Oriental poppies have their drawbacks in the garden, but it's hard to resist their glamorous good looks.
Courtesy of Karan Davis Cutler
Every spring I debate with myself about Oriental poppies, Papaver orientale. If an image doesn’t come immediately to mind, think big and gorgeous and sexy, the kind of bloom that Georgia O’Keefe liked to -- and did -- paint.
My reservation about Oriental poppies isn’t about their visual libidinousness but with their liabilities as garden plants. Their bloom lasts only a moment, they are easily damaged by wind and rain, they have trouble standing up by themselves, and their post-flower foliage is weedy and lasts far too long.
Like movie actresses who rely on their looks, their moment in the sun is brief.
My small poppy collection includes a traditional orange, which I like least; several reds, including the old-timer ‘Beauty of Livermere’; and the salmon-pink ‘Cedric Morris’. And ‘Patty’s Plum’, a dusky purple cultivar that began as a volunteer in an English compost pile, another good argument for not sending green waste to the local landfill. ['Beauty of Livermere' and 'Patty's Plum' are shown above; to see the second and third photos, click on the arrow at the right base of the first photo.]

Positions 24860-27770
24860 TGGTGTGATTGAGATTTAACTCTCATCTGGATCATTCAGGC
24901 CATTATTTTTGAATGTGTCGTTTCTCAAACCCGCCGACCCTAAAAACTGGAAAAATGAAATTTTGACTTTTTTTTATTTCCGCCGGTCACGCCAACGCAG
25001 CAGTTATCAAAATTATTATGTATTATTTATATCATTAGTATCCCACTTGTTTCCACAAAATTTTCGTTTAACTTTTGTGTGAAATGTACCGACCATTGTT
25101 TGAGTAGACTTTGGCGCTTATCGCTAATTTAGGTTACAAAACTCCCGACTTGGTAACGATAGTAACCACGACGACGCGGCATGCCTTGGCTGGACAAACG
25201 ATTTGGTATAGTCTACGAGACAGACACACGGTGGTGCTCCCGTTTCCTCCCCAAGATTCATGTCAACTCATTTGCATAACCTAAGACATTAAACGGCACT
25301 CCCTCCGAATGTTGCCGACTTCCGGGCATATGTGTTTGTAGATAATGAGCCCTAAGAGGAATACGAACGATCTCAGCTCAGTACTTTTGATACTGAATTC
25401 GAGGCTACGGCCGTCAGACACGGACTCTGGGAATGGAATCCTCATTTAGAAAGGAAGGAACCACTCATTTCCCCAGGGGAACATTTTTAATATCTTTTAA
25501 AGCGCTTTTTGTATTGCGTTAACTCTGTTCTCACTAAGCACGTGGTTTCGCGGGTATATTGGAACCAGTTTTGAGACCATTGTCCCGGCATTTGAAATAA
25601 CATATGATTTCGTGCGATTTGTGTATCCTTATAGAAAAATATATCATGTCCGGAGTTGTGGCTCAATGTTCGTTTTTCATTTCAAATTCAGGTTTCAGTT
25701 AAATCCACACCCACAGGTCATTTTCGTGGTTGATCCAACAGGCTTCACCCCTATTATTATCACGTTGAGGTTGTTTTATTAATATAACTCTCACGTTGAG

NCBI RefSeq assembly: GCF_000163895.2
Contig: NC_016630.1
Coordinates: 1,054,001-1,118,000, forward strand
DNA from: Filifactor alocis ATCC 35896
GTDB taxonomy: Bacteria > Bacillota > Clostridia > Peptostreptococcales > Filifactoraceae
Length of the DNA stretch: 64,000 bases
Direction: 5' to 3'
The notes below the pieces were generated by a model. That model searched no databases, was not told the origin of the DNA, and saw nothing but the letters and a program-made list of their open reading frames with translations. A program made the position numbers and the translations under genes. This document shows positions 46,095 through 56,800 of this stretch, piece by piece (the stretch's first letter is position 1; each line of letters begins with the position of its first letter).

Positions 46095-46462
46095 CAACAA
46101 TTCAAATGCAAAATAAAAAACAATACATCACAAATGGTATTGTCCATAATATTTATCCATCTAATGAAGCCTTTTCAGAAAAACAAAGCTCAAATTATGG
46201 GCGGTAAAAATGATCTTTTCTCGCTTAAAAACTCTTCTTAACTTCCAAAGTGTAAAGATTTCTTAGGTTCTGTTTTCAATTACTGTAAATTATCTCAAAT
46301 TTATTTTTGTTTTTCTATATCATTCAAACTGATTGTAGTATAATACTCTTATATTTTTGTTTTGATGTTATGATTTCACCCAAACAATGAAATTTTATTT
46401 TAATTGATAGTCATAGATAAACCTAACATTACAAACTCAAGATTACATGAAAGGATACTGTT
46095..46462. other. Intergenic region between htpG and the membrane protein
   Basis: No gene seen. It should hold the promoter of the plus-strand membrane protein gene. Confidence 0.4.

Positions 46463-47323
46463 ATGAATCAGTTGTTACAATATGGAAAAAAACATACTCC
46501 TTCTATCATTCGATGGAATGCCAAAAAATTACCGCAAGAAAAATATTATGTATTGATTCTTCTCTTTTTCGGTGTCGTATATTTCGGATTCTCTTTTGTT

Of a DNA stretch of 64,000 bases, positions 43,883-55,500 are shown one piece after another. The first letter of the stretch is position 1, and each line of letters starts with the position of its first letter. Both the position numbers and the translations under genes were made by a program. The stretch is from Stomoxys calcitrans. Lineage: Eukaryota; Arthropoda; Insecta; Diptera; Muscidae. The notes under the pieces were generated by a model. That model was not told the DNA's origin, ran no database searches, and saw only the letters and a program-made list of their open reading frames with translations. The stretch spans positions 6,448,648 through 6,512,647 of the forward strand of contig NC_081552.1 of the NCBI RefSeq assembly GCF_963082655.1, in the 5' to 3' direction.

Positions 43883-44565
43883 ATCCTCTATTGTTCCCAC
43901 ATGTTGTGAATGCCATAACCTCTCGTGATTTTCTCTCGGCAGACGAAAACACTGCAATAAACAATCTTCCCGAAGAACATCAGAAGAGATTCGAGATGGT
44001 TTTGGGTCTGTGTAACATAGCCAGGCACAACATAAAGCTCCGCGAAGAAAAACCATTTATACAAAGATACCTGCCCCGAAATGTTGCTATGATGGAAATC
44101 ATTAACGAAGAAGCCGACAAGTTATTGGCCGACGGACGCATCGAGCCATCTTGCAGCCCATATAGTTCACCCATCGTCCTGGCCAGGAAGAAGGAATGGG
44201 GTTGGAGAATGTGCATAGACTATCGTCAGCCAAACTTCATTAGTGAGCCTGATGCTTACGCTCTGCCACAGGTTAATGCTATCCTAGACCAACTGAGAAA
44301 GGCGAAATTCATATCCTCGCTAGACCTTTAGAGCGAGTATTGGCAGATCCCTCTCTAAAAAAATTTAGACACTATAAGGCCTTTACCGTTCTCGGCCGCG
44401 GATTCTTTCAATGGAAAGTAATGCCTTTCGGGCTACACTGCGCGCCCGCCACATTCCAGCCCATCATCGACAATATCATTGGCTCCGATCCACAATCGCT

There are still more Oriental poppies, including whites and cultivars with doubled petals, ruffled petals, and petals with edges that are fringed or serrated. Whatever the petal color, the flower’s center will be blotched with black or another dark color and contain a large, decorative seed capsule surrounded by dark-colored stamens.